UN Council accredits Christian group after years of deferrals
United Nations | The accreditation will allow the group more advocacy access within the UN
by Onize Ohikere
Posted 4/21/17, 10:56 am
The United Nations Economic and Social Council (ECOSOC) accredited global religious freedom advocacy group Christian Solidarity Worldwide (CSW) on Wednesday after a UN committee deferred the group’s application for eight years and denied it in February.
The consultative status will give the Britain-based nonprofit access to attend open meetings and present at the UN. Human rights advocates described the Committee on Non-Governmental Organizations’ repeated denial as a political game by member countries with a bias against human rights groups.
ECOSOC’s 54-member council voted 28-9 with 12 abstentions.
Kiri Kankhwende, the CSW’s senior press officer, said the status will allow the group to bring in people from the ground to give testimony to UN groups. CSW will also have access to hold side events when the Human Rights Council and General Assembly have their meetings. The group’s ongoing advocacy includes seeking the release of a pastor and an activist both wrongly jailed in Sudan.
Kankhwende said the NGO committee often blocks nonprofits that work on controversial issues such as human and minority rights. “We know that the right to religion or belief is one of the underrepresented rights within the UN system,” she said, noting that their new accreditation “allows us to provide this right more.”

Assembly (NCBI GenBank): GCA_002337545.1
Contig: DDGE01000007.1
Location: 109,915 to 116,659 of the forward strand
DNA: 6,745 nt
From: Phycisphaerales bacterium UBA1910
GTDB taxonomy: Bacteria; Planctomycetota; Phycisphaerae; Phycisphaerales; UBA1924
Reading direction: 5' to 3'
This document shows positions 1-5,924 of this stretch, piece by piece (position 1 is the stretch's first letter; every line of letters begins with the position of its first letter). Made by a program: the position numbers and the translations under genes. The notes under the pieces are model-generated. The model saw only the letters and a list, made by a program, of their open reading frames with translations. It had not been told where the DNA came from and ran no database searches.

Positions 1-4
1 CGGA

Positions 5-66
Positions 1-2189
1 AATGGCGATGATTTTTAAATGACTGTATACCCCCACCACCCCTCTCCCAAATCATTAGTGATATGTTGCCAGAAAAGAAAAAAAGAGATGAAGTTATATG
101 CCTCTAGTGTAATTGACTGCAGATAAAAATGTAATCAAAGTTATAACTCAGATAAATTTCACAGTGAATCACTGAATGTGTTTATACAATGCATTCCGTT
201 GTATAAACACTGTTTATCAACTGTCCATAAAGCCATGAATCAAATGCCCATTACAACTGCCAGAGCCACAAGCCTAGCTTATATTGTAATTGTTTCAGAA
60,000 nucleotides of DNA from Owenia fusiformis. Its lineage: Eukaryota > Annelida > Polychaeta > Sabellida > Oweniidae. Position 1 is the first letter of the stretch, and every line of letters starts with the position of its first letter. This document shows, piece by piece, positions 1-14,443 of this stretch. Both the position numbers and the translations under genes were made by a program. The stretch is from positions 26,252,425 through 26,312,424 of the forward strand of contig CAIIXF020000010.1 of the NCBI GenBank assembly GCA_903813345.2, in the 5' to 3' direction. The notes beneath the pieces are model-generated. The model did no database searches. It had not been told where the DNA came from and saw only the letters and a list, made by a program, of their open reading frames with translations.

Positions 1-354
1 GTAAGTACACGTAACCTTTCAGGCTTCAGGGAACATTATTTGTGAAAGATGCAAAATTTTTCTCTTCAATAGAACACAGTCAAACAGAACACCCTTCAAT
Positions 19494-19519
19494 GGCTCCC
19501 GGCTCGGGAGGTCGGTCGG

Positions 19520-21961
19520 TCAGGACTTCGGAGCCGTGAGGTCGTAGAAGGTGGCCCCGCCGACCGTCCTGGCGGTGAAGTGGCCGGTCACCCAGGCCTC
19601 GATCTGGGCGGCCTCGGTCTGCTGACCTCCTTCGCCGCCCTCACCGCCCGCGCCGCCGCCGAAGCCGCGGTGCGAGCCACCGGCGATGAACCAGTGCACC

Some of the member countries that voted against the application in February, including Pakistan, Vietnam, Turkey, India, and Burkina Faso, argued ECOSOC should not override its decision since CSW failed to respond to all the committee’s questions. But Britain’s UN Ambassador Matthew Rycroft said CSW met all the requirements for accreditation and responded to more than 80 questions the committee leveled against it.
“The conclusion we draw is that the NGO Committee’s decisions have not been based on the merits of CSW’s application,” Rycroft said in his opening remarks to ECOSOC.
The NGO committee similarly rejected the application of the Committee to Protect Journalists last year, but ECOSOC overturned that decision as well.
In a letter signed by the UN Special Rapporteur for Freedom of Religion or Belief and other global dignitaries, including South Africa’s Archbishop Desmond Tutu, the leaders said that the committee’s ruling undermines the promotion of religious rights at a time when religious narratives are increasingly influencing political and social order.
In a move to provide more transparency, ECOSOC also voted to webcast all public meetings of the NGO committee.
“This change will bring to light those countries that seek to block United Nations organizations that defend press freedom, that provide legal counsel for political prisoners, that document human rights abuses committed by their governments, and that call out discrimination of all kinds,” said the United States mission to the UN, which co-sponsored the resolution.